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Ascophyllum research



Most horticultural research in the past 50 years has focused on wild wrack seaweed, Ascophyllum in particular, because:

  • Its exceptional range of plant growth regulators have significant effects on phyto hormones and by this means the rate of division as well as the elongation of cells
  • Its own hormones or auxins help protect against pests such as aphids, red spider, botrytis, and root nematodes
  • Its unique polysaccharides act as soil conditioners
  • Its phenols help initiate and assist root development
  • Micronutrients and compounds assist the organic balance in all plant functions particularly at times of stress such as flowering, maturation, transplanting and during periods of extreme heat, drought or frost
  • Its natural chelating properties ensure that minerals and trace elements remain available to the plant rather than leeching out of the soil in the manner of artificial mineral dressings
  • Applied around the root, it helps develop and maintain a healthy, natural soil ecosystem and stronger rooting, encouraging beneficial soil microbes to release nutrients and growth-stimulating compounds which are otherwise locked in the soil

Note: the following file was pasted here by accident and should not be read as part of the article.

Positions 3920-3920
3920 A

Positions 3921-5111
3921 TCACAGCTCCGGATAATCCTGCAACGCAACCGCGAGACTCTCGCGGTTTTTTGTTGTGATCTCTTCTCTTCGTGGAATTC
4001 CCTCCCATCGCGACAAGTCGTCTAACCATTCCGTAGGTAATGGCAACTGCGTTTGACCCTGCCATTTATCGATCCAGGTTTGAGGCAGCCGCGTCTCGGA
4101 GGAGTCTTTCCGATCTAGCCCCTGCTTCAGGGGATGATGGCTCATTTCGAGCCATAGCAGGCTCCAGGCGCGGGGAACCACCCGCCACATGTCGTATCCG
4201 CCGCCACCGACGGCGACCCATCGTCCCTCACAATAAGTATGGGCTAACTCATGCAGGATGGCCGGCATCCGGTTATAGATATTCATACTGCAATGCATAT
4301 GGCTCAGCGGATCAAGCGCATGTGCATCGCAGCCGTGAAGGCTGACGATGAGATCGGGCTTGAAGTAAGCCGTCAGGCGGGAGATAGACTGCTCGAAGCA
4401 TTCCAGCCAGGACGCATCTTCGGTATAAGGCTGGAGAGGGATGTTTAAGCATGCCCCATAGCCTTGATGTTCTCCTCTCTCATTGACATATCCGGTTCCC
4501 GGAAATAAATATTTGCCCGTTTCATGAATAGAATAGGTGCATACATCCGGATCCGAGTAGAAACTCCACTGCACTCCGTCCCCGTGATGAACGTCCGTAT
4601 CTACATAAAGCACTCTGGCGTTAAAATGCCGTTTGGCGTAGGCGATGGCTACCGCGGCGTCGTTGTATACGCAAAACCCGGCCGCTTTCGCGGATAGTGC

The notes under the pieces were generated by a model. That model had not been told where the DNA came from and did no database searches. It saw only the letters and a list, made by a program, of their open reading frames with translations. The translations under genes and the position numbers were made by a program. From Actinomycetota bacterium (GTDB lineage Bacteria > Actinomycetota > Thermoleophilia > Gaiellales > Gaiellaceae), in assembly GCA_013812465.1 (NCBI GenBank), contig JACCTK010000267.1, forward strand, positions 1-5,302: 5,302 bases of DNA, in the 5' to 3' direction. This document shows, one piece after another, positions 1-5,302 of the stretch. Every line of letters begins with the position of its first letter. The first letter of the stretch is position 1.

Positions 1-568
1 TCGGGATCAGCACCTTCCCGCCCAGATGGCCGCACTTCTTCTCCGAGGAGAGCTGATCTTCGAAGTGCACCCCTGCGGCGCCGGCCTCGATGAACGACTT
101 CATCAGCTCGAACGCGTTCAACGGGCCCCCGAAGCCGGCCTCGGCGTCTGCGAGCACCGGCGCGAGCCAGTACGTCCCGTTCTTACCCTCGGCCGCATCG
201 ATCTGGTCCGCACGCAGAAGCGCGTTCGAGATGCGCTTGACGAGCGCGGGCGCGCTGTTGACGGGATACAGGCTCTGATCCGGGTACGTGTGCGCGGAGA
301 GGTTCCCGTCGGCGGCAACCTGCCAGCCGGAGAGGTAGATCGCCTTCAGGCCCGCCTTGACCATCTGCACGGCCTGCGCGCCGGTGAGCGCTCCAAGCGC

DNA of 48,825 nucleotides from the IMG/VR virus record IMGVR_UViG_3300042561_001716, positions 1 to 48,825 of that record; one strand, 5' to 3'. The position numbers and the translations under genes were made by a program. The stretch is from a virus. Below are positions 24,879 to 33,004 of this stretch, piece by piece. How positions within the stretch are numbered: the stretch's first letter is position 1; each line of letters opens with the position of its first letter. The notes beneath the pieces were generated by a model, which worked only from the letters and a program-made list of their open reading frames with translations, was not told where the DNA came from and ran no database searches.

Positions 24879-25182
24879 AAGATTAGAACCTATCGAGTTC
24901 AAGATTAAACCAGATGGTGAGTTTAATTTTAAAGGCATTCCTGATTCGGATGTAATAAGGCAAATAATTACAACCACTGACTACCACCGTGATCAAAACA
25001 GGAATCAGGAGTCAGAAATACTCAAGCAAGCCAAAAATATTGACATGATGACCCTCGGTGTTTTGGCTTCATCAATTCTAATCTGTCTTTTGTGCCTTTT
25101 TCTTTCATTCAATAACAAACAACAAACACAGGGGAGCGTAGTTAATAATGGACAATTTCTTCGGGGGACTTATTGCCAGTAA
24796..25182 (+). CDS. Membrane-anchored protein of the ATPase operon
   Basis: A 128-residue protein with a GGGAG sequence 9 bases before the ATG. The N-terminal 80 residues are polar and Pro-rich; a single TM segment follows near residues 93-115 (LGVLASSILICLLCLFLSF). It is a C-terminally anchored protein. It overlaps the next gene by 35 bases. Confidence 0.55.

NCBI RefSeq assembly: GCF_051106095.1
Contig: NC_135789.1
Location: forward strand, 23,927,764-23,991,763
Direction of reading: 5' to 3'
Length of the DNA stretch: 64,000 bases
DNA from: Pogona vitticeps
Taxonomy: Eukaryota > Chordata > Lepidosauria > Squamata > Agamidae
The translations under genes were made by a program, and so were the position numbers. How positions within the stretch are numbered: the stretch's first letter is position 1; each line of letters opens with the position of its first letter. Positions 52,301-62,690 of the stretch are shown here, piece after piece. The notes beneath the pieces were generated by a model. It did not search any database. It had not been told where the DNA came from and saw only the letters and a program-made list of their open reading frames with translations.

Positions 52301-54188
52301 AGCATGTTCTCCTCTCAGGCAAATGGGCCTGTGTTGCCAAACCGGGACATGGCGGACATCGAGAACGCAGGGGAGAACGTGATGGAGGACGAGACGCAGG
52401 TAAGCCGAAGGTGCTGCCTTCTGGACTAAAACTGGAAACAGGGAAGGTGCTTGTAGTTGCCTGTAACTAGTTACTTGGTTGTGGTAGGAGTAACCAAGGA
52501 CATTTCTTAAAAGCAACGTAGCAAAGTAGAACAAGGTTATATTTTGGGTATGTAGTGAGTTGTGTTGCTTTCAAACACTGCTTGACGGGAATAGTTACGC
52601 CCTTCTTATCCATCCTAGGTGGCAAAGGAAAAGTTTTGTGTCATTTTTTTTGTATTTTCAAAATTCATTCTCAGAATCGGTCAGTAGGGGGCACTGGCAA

• The natural balance of nutrients is as important in plants as it is in humans because its design already caters for its relationship in the natural environment; for example although seaweeds are low in phosphorus, in trials plants absorbed increased amounts of phosphorus from the soil because other nutrients in the seaweed made it more available to the plant
  • It is the only natural source of all the minerals and trace elements: zinc is vital for protein, cell elongation and respiration and manganese is vital to the enzyme system which condenses soluble amino acids compounds into proteins; iron and copper aid chlorophyll formation plant respiration and oxidising enzymes; boron aids cell division and strong internal tissue, pollen formation, sugar use, and the development of conductive vessels for the transport of hormones; and without molybdenum, the plant cannot utilize nitrogen and the nodule bacteria of legumes cannot function effectively.
    This is just one reason why the symptomatic treatment of soil and plants is as idiotic as the symptomatic treatment of human health conditions when treatment is not holistic and seeks to remedy the basic imbalances from which the symptoms arise. And why in the long run, conventional NPK and other synthetic chemical fertilisers have done more harm than good.